Because the large and small employer minimum wages are constant throughout the state, the ratio of these wages to the typical family’s basic needs wage varies in direct proportion to the basic needs wage. For example, the large employer minimum wage ranges from 30 percent below the typical family’s basic needs wage in the Southwest region (where the basic needs wage is the lowest) to 52 percent below in the Twin Cities Metro region (where the basic needs wage is the highest). While there is significant variation among regions, the small and large employer minimum wage is significantly below the basic needs wage of the typical family in every EDR.

It is interesting to examine recent efforts to increase the minimum wage to $15 per hour in the context of the basic needs wage. For example, in Minneapolis, the $15 per hour minimum wage—while substantially higher than the state minimum wage—is still 24 percent below the typical family basic needs wage in the Twin Cities metro region ($19.63 per hour) and Hennepin County ($19.80 per hour). Opponents of increasing the minimum wage often argue that workers earning minimum wages are young and do not need to support a family—and thus do not need a wage increase. A 2016 report from the Economic Policy Institute and Oxfam America has cast doubt upon this assertion; that report found that over half of all workers making $15 per hour or less are between 25 to 54 years of age.

A prosperous economy depends on the ability of working families to purchase the goods and services that that economy produces. The DEED Cost of Living Study provides useful information as to how successful the state has been in achieving this goal. The study shows that median wages in Minnesota are only modestly above the basic needs wage of a typical family, while median job vacancy wage offers are generally well below it. Additional analysis provided here shows that the state’s minimum wages are even further below the basic needs wage. In short, many Minnesota jobs do not pay enough to meet the typical family’s rather Spartan basic needs as defined by DEED, let alone a more comfortable middle-class lifestyle to which Minnesota families aspire.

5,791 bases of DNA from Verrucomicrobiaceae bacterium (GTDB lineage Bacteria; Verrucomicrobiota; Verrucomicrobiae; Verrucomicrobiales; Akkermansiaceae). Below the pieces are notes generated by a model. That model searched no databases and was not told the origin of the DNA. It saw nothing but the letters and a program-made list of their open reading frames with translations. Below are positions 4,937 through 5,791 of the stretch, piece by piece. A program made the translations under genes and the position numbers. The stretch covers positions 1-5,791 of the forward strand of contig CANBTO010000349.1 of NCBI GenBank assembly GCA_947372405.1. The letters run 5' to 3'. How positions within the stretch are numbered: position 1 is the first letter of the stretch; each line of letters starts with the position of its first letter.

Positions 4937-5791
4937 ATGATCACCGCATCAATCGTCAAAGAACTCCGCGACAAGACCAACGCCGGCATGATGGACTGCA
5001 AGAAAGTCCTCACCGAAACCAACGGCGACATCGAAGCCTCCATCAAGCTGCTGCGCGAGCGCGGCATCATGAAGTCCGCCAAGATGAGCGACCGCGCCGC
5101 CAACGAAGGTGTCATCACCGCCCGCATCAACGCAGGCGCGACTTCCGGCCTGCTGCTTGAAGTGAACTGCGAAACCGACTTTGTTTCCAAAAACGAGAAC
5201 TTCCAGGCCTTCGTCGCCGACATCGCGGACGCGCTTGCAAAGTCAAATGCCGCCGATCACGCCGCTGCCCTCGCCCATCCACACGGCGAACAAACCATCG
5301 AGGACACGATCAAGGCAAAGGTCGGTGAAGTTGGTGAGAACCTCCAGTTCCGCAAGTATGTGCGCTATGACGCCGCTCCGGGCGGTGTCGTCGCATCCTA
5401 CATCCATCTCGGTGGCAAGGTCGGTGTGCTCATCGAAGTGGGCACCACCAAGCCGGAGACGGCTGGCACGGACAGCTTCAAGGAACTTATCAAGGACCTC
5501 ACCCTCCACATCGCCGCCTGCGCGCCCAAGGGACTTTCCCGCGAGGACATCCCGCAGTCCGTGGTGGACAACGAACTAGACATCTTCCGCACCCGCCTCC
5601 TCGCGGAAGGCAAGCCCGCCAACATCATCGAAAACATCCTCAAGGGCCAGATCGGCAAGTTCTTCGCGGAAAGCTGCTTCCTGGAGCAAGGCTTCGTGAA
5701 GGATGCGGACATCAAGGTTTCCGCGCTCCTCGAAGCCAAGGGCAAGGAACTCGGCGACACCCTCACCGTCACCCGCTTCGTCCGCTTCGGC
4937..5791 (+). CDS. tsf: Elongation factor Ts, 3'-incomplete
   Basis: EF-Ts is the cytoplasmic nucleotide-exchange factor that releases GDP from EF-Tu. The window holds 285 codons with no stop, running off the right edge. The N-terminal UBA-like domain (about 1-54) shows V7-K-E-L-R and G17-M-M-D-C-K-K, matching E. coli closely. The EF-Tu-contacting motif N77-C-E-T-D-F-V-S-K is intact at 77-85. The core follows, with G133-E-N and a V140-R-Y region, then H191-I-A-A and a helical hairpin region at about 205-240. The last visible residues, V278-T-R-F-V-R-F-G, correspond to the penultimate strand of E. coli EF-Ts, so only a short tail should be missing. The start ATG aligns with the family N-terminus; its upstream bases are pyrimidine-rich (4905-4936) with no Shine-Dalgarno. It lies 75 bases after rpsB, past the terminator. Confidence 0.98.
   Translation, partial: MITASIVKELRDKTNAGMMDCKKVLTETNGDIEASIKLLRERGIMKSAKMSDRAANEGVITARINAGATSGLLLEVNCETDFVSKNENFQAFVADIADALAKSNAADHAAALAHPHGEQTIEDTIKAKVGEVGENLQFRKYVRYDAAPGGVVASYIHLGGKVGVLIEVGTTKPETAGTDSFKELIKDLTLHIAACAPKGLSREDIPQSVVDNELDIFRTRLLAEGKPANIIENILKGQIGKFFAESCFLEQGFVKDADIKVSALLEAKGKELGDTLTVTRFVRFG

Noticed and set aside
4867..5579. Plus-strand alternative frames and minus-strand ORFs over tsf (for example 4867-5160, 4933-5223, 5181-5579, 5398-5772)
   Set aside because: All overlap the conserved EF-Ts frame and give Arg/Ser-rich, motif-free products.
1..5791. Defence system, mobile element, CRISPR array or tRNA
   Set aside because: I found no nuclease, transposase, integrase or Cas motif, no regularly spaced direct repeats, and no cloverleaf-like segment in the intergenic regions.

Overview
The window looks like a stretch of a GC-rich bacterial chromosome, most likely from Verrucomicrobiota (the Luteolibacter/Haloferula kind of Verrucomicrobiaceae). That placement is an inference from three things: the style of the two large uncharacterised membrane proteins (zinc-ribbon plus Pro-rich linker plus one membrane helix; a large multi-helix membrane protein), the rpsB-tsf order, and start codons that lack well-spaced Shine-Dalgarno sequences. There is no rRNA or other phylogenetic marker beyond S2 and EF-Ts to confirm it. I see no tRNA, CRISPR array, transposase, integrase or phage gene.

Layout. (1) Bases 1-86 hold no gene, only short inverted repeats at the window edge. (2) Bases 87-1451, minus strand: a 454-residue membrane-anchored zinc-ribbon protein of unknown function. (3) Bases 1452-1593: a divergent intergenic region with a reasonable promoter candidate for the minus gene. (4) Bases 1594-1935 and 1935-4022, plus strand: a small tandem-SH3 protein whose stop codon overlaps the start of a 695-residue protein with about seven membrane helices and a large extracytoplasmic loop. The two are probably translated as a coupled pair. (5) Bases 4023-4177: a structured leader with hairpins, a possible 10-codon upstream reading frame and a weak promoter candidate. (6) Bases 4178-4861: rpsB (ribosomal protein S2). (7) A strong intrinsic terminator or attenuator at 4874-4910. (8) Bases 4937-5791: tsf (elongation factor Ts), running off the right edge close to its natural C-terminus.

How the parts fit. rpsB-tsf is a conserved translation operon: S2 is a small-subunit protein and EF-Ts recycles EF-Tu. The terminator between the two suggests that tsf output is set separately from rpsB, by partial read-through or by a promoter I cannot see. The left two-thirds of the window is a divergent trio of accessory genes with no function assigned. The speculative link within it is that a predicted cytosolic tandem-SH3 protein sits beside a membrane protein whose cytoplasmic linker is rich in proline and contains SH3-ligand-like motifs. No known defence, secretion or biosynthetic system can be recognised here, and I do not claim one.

*The state’s large employer hourly minimum wage was increased to $9.50 and the small employer minimum wage was increased to $7.75 on August 1, 2016. These wages, which are indexed to inflation, will be adjusted on January 1, 2018. The small employer minimum wage is equal to the training rate and the youth rate.

 A map and chart that accompanied the preceding article in this series illustrate the counties that comprise each EDR.

 In the fourth quarter 2016 Minnesota job vacancy survey, “management occupations” and “healthcare practitioners and technical occupations” comprised 39 percent of all job vacancies in EDR 6W, up from nine percent in the second quarter 2016 survey (and an even smaller percentage in the two preceding surveys). The large increase in the concentration of job vacancies in these two relatively high-wage occupations is a major contributor to the estimated median job vacancy wage offer increase in 6W from $10.33 in the second quarter 2016 survey to $18.85 in the fourth quarter 2016 survey.